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Political Ads Can’t Save Democrats
It Isn't 1984 Anymore And The Best Ad Won't Help Much
“That would make a great ad” is a comment you frequently see, usually in reference to a viral moment like a debate gaffe or zinger or just a really punchy story that can be easily told in thirty seconds or less.
The thought process from a lot of liberals is that one of the secrets to campaign success is great ads, and that donations to Democratic candidates should result in a storm of advertising that drowns their Republican opponents. If the public just saw all of those wonderful advertising messages, it is believed, they will be swayed to vote for Democrats and motivated to show up at the polls for them.
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I used to believe in this as well. I enjoy political ads and I even have my favorites that I watch from time to time from past campaigns like a weirdo.
But the centrality of campaign ads to a winning effort has become increasingly irrelevant over the last 25 years. We are long past seeing political advertising that is as potent as LBJ’s “Daisy” ad or Ronald Reagan’s “Bears” or even the Swift Boat Veterans for Truth smear ads against John Kerry back in 2004.
Like all other forms of advertising, political advertising — at least for federal elections and even gubernatorial ones — is not the end all, be all that it used to be. There’s just simply too many advertising messages that people are bombarded with every day for an effort that prioritizes campaign advertising to make up for other deficiencies.
My favorite recent story illustrating this was Michael Bloomberg’s failed presidential campaign in 2020.
Bloomberg hired some of the best Democratic ad makers and blanketed YouTube with his messages about how he would “fix” Washington. But what ended up happening is that a lot of children way below the voting age became experts on his advertising while Bloomberg got 2.4 million votes (compared to 19 million for Biden) and 59 delegates (Biden got 2,687).
Another data point in recent election history is the vast disparity between how much money Hillary Clinton spent on TV campaign ads in 2016 compared to Donald Trump. According to this analysis Clinton had spent $140 million by late October of that year while Trump only spent $40 million. Even if you point to the results where Clinton clearly defeated Trump in the popular vote, the 5 million vote margin should have been much higher if TV ads were such a powerful tool.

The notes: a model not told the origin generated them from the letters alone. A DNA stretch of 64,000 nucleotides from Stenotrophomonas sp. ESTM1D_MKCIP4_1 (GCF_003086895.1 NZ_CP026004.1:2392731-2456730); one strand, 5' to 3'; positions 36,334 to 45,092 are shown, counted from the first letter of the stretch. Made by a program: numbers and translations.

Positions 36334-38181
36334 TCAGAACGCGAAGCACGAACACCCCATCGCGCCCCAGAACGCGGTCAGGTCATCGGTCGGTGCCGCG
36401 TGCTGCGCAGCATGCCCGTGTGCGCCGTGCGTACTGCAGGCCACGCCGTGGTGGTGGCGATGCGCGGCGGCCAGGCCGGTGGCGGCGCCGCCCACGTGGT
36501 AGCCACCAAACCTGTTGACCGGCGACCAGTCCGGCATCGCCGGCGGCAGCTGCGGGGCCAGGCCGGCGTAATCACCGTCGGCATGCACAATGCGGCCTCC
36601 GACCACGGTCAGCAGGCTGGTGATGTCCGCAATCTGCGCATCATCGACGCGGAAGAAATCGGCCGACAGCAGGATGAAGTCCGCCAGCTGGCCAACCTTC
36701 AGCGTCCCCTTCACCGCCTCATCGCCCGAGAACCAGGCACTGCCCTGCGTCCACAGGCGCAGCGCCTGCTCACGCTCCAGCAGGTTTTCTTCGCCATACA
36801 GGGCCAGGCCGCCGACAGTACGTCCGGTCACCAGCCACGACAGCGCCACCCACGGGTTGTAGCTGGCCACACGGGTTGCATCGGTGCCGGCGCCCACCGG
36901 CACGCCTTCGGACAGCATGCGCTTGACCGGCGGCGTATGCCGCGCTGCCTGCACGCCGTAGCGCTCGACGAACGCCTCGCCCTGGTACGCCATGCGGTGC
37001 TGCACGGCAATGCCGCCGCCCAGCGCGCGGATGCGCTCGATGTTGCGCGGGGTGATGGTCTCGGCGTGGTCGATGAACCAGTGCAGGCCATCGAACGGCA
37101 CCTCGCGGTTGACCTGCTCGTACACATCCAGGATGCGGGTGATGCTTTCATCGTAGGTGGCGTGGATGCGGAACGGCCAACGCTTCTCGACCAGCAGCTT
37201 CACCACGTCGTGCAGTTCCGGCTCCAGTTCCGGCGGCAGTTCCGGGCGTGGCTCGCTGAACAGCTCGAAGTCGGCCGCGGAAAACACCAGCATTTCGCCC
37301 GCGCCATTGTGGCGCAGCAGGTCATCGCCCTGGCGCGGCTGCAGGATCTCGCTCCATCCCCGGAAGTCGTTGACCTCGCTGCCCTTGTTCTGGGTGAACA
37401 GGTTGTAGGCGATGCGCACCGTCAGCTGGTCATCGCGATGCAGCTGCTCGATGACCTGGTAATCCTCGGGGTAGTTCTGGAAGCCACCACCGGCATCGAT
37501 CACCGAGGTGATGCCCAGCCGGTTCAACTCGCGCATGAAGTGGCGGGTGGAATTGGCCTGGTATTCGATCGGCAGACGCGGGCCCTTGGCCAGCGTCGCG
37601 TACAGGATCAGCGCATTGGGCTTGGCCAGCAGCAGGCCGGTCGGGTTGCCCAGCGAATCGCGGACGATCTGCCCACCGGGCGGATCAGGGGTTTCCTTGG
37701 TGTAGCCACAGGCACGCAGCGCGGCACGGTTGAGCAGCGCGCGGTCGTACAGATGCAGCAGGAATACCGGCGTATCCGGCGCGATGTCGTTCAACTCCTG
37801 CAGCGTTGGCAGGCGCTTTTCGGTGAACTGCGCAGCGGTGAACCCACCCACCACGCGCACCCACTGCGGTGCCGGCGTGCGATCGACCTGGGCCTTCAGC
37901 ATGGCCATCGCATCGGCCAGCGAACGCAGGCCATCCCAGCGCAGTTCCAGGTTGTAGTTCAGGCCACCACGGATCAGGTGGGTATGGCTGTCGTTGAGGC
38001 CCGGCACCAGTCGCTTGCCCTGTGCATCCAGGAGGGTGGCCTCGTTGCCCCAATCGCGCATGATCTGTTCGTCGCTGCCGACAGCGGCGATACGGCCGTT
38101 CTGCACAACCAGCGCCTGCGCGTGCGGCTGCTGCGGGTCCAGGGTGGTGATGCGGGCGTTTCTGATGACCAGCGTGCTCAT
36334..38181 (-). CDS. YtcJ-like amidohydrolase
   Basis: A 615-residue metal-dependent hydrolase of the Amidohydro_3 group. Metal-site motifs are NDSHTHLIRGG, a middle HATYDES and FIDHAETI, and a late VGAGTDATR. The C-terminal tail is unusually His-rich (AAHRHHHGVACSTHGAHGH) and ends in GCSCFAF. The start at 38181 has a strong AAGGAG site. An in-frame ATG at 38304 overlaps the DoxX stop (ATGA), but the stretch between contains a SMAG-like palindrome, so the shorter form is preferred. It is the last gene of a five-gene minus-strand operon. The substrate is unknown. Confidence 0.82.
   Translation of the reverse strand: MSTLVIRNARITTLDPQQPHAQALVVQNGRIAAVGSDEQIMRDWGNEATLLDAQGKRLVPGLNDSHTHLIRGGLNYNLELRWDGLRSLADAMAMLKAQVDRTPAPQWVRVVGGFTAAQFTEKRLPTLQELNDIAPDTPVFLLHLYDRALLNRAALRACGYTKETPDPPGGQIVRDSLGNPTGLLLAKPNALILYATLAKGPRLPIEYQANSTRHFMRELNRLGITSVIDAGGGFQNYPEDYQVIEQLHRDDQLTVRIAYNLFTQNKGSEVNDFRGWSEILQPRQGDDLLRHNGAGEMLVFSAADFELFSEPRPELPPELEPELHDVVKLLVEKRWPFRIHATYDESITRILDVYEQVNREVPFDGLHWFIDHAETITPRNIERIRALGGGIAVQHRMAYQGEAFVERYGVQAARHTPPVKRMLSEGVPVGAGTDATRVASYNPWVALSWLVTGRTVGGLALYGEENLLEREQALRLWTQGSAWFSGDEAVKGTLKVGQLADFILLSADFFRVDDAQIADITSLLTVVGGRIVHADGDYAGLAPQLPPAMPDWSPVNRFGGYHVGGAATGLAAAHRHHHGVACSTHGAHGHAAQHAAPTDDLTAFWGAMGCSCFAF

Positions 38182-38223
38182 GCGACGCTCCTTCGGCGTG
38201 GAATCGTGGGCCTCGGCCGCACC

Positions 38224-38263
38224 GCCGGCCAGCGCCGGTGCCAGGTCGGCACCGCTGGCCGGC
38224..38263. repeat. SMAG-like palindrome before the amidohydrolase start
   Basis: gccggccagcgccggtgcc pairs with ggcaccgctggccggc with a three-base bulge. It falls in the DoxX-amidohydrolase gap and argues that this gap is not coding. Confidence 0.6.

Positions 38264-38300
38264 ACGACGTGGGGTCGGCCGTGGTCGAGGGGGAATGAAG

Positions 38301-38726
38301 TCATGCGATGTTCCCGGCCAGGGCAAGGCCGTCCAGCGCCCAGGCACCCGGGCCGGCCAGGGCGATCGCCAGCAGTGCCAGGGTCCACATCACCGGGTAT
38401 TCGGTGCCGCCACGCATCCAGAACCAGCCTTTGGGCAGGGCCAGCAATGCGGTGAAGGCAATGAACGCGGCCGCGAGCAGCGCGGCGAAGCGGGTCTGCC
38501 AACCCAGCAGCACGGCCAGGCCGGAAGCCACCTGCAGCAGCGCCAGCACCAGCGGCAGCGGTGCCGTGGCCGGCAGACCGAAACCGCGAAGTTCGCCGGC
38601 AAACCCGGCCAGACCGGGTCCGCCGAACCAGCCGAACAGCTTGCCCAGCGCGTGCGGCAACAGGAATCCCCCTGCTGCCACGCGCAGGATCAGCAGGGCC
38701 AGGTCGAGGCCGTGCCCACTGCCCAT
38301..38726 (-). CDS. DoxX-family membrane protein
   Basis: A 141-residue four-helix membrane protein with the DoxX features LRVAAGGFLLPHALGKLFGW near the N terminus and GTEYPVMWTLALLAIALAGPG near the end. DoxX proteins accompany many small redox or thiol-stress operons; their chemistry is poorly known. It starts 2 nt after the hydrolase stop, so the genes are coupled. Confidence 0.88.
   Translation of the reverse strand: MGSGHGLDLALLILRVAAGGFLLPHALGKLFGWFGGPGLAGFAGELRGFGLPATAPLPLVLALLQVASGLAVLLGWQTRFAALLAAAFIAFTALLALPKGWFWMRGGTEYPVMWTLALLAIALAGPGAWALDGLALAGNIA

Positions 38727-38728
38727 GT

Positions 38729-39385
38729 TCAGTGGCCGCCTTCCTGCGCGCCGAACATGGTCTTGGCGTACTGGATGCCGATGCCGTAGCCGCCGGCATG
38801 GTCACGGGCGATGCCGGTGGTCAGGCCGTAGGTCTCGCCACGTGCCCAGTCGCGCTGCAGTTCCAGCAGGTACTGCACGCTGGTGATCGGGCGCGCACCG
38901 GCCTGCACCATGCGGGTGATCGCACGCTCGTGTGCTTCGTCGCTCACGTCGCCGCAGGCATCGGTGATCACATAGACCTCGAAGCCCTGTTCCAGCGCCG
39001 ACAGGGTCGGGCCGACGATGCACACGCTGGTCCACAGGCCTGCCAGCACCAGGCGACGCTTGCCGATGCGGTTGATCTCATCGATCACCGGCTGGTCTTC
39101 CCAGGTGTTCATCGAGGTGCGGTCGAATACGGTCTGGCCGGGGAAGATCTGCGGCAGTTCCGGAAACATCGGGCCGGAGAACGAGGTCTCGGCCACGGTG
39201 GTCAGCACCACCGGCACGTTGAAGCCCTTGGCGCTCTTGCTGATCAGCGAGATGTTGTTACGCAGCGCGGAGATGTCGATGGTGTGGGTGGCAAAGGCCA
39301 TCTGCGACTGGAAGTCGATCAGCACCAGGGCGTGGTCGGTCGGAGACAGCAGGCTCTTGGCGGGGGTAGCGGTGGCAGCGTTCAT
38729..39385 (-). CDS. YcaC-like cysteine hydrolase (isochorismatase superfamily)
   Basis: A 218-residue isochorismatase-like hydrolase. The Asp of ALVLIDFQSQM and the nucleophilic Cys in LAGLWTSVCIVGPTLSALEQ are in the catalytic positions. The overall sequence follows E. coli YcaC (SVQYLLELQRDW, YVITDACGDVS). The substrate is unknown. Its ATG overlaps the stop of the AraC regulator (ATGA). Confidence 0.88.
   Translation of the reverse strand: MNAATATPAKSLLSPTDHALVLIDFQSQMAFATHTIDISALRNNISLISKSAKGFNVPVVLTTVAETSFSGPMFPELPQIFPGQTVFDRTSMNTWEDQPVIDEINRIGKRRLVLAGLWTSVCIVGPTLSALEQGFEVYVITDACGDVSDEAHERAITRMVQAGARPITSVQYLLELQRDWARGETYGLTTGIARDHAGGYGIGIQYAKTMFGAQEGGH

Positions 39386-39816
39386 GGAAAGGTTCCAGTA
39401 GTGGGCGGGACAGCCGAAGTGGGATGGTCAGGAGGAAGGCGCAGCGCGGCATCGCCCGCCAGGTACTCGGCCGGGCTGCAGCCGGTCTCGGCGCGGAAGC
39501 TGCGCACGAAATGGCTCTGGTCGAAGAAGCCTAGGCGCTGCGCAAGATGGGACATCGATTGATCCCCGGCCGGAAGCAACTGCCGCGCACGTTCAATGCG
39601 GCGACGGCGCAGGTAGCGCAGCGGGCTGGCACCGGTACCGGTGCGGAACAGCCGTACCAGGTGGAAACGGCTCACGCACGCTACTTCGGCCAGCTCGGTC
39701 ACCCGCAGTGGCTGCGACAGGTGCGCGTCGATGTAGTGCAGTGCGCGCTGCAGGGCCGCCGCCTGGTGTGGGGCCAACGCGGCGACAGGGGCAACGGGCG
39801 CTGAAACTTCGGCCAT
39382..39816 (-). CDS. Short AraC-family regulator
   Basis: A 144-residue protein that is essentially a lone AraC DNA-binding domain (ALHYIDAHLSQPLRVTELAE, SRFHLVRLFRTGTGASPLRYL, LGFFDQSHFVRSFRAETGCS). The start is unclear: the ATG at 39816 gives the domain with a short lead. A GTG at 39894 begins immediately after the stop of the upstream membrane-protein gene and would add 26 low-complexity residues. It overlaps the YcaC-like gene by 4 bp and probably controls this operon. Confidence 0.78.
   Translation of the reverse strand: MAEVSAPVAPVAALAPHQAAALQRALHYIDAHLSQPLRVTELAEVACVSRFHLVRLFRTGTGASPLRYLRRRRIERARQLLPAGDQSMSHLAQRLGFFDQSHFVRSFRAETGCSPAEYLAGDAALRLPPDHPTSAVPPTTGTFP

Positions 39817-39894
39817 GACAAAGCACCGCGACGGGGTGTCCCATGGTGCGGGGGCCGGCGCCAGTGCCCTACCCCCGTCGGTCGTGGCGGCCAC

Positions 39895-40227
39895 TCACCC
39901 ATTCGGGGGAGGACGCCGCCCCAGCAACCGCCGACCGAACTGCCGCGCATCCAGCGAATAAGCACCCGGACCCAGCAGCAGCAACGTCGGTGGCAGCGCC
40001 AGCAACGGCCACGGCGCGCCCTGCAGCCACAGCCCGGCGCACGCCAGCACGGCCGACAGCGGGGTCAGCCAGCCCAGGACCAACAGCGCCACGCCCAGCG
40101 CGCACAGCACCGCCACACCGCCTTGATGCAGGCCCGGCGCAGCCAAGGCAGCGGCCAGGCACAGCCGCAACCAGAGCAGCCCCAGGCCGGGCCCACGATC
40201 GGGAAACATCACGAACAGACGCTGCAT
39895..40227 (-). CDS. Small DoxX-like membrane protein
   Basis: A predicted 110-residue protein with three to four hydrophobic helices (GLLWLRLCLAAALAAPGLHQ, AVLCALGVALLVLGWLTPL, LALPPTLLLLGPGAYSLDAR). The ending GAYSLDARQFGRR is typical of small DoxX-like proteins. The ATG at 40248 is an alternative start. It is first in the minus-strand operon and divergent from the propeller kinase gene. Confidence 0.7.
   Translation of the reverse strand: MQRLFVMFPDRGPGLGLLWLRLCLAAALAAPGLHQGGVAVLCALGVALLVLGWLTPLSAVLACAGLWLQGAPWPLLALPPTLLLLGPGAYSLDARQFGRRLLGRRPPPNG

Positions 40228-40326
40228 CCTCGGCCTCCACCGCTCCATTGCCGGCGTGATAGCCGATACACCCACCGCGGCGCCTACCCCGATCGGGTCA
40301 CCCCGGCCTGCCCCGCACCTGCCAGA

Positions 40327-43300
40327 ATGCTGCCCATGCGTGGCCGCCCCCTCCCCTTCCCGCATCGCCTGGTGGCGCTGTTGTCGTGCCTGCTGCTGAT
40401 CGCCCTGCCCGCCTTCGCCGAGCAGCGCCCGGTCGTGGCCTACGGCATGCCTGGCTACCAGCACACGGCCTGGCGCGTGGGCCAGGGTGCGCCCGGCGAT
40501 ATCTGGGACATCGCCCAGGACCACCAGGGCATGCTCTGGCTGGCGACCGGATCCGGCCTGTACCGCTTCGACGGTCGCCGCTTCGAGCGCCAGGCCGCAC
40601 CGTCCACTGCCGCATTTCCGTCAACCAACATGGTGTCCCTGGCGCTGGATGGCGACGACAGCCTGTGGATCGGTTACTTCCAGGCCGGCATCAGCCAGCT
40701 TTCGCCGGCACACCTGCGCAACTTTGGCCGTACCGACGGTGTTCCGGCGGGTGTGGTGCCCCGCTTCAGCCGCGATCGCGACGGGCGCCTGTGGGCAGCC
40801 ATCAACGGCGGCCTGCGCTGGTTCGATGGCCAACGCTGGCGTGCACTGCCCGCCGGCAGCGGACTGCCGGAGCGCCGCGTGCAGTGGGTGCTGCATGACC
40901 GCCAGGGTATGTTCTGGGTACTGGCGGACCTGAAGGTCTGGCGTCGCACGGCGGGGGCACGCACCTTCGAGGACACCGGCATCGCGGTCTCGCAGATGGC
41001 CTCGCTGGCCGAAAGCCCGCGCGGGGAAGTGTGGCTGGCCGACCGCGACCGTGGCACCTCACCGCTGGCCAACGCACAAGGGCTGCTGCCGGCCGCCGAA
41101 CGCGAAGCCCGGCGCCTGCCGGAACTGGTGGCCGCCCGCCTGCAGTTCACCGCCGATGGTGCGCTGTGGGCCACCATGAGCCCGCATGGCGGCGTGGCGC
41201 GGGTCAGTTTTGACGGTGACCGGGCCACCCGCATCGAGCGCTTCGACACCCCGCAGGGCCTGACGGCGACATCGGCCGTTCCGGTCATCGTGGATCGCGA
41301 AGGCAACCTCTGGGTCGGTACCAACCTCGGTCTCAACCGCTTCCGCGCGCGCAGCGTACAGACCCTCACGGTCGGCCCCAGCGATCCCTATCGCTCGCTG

What Trump understood because of his decades as a ludicrous tabloid, reality, and trash TV figure is that getting his name in front of people as part of the news was a far more efficient and impactful action than ad spending. Of course, he was assisted by a compromised media who hung on his every nonsensical word, but the underlying truth is that communicating to the public this way is more useful than a wall of campaign ads that fades into the background noise of modern life.
The old way of thinking, where Democrats keep their powder dry for most of the year, only to unleash TV advertising in the fall, is dead.
Like other techniques that involve leaning back from day-to-day politics, it should be retired.
Instead, politics and campaigning have to become a daily fight that gets before the eyeballs of the public through the news and other information channels (social media especially). That means that consultants with slick advertising skills will still be needed but they should be deprioritized from the front lines they once served on.
Coverage has to be generated through the creation of spectacle of some sort. Earned media is more valuable than paid media, even though politicians will have less control over it. Mainstream journalism is broken, and the prospects for having it fixed to a more civic-minded posture is essentially a fevered dream at this point, so they should be fed bread and circuses.
Generate controversy. Say provocative things. Position liberal/progressive ideas as the boon they are for the vast majority of Americans and clearly call out the destructive endgame of right-wing policies as enacted by Republicans.
There are many tools available for use in the service of this end goal, and every elected official from the local politician to the President of the United States now has the tools at their disposal to make this happen. They just have to be willing to speak up to get the ball rolling, and when the press declines to cover a vital message, that is merely the gateway to making even more noise and friction about how views held by millions are being censored and shunned.
None of this means that campaign advertising is dead. A good, slick ad is still a way to get in front of an audience, but it is now just one part of an arsenal, and not the gamechanger it used to be. Something might make a great ad, but even before that it probably makes a great press release, on-camera statement, press conference, TikTok/Facebook/Instagram/Twitter video or — ideally — all of the above.
Most of the public is never going to be seeking out political news and information. Unless it directly affects their day-to-day, busy lives it can pass them right by. What has to be done is figuring out a way to get their eyeballs on the message, and they are more likely to see it if it isn’t being sold to them like mattresses and cars.
Make enough noise, repeatedly and in unison, and that message becomes harder and harder to ignore. So by the time they do happen across a campaign ad their minds will already have heard about the topic and then the ad may be effective in prodding them to support a position or even vote.
The noisemaking is the thing, not a great ad.
Follow me, Oliver Willis, on Twitter @owillis
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